One of the prompts from Cricket’s Slice Of Life this week is no stone unturned.
This is a bit of a ghost story…..
When I was on holiday in Ireland in my early twenties my cousins, Aine, Jessie and I borrowed Uncle Paddy’s car to go to a party in the next village.
We were excited, all dressed up in our fancy dresses and high heels, keen to meet some boys or drink Mary O’Mahoney’s famous home made cider.
We had one potential fly in the ointment – Uncle Paddy’s car. It was an old Vauxhall that had been rebuilt after several late night plunges into the ditch near Uncle Paddy’s house which he blamed on poor lighting on the road but which we all knew was due to his tendency to have one whiskey too many.
The car shook and rattled as we drove towards the party. The noise was so great that I was beginning to think the rumours Uncle Paddy had put an old tractor engine in the car were true.
We made it to the party (only just) but when it came time to go home Uncle Paddy’s car wouldn’t start and we were forced to walk home. Jessie was frightened to walk home along the old, winding country roads so we decided to walk along the beach, passing the cove where the fishermen caught shellfish.
The moon turned the sea white. The sand was silver. The cove sheltered us from the wind but it began to rain. We were dragging our feet, the damp sand curled around our legs, making us shiver. ‘I don’t think I can make it,’ said Aine. ‘I am exhausted.’
‘You just drank too much cider,’ said Jessie. ‘I saw you knocking it back.’
I saw an old hut in the distance, perched on a rocky outcrop. ‘Why don’t we shelter there for a bit?’ I asked. ‘Until it stops raining.’
To my surprise Jessie and Aine shook their heads. ‘That’s Johnny Andy’s hut,’ they said.
‘I don’t think he’d mind,’ I said.
‘Oh, yes he would,’ said Aine. ‘He would really mind.’
‘I’ll square it with him in the morning,’ I said. ‘I’ll buy him a bottle of Guinness.’
‘You can’t,’ said Jessie. ‘He’s dead.’
‘What are you talking about?’ I asked.
‘Johnny Andy was a fisherman. He died at sea. This was his hut. He haunts it. We’re not going in there.’ Jessie and Aine stood together, shoulder to shoulder. I could see they were shaking slightly.
‘Oh, come on, you don’t really believe that do you?’ I asked. ‘It’s just an abandoned hut. I’m going in there. It’s freezing out here. And I’m soaking.’
Aine grabbed my arm. There was panic in her eyes. ‘You have to give an offering if you use the hut or he’ll come after you. He doesn’t like people using his hut.’
I looked at the faces of both of my cousins and saw they were convinced of the truth of this tale.
‘Alright,’ I said. ‘I’ll give him this.’ I pulled off the gold bangle I’d been given for my last birthday and stamped into the hut, placing it ceremoniously on a shelf at the back. ‘There’s your offering, Johnny Andy. Thank you for letting us shelter in your hut.’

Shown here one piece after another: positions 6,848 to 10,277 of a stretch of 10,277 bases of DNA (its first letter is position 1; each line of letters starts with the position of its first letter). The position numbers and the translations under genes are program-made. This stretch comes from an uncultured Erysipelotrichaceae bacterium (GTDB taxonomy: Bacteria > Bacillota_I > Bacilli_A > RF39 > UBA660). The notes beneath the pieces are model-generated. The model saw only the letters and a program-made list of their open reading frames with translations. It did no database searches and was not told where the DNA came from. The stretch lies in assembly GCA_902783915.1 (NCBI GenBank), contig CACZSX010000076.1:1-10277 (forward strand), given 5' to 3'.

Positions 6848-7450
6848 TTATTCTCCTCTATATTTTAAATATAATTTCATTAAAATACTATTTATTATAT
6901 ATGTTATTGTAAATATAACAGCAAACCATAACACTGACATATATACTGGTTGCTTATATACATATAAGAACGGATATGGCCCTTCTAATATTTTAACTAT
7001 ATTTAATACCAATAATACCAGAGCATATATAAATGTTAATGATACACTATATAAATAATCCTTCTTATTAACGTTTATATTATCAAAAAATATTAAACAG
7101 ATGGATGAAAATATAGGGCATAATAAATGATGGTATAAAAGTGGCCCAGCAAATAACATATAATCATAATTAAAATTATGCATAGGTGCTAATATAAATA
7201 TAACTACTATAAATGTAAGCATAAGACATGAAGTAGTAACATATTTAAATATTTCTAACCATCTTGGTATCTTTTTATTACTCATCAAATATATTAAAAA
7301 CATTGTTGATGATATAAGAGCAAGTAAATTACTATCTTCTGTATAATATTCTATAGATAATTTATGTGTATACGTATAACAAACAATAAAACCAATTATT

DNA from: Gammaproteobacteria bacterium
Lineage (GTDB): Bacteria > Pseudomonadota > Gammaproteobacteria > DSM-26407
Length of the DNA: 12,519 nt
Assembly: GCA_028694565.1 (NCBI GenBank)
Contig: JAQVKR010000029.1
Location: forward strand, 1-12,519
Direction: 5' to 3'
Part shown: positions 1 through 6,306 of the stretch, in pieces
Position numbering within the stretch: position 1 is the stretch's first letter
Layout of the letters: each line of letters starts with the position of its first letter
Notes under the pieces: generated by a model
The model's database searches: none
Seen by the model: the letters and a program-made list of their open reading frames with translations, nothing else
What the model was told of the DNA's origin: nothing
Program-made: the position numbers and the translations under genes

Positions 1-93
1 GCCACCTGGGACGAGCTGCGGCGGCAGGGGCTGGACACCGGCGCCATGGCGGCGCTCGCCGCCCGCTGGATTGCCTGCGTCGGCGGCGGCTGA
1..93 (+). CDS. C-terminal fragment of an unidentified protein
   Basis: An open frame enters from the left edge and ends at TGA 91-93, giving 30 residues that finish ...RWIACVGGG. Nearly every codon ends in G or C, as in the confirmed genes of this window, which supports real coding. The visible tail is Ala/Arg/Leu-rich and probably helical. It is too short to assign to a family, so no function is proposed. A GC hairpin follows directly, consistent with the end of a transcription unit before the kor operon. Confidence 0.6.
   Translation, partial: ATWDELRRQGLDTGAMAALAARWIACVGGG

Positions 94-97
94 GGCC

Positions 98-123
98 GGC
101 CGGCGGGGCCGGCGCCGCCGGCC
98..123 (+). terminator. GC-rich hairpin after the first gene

The rain fell and fell. Aine and Jessie sat by the door, knees quivering as if poised for flight. The sea was as choppy as water bubbling in a pot. The rain pinged on the old hut’s roof, making us jump. We didn’t sleep. We didn’t speak. We just waited for the rain to stop.
I was dozing off when Aine shook me awake. ‘It’s stopped,’ she said. ‘We can go.’
She and Jessie were out of that hut and striding along the beach before I could even gather up my stuff. I thought of grabbing my bangle but knew they would get in a complete state if they found out, so I decided to come back for it in the morning.
As I stumbled along, cold and drowsy, I could have sworn I heard the swish of oars through the water. I turned around and saw the blurry outline of a small boat in the distance, but when I wiped the sleep out of my eyes I saw there was nothing there at all but the sea.
In the morning the sun was shining. I made sure Aine and Jessie were busy then made my way back to the old hut. The beach was deserted except for some gulls circling around a school of fish. I pushed open the door of the hut. The bangle was gone.
I searched that hut from top to bottom, scouring every nook, every cranny. I even turned over rocks, shells, pieces of driftwood outside, so that literally no stone was left unturned, but the bangle was gone.
I ran back to the house, angry at my cousins.
‘It’s gone,’ I said, bursting into the kitchen where they were drinking tea. ‘My bangle. Someone came along last night and took it. They must have heard us talking. They’re probably having a good laugh right now.’
‘It was him that took it,’ said Jessie.
‘Johnny Andy. He came for it after we were gone. It’s in his treasure chest now.’
Aine and Jessie nodded sagely. I wanted to accuse them of taking the bangle themselves but they seemed so convinced it was Johnny Andy that I went back outside and stood on the rise at the back of the house where I could see the deserted beach in the distance.
The sea was calm now. The waves rippled softly as if stirred by fairy wings. Children appeared, carrying buckets to gather crabs. A woman wearing a long, green cardigan came along, filling her pockets with shells. More children turned up, throwing seaweed. I wondered if any of them knew that the cove was haunted by the ghost of an old fisherman who expected payment for the use of his hut and that he had my golden bangle firmly in his clutches.
Image by Smurfz at Deviant Art.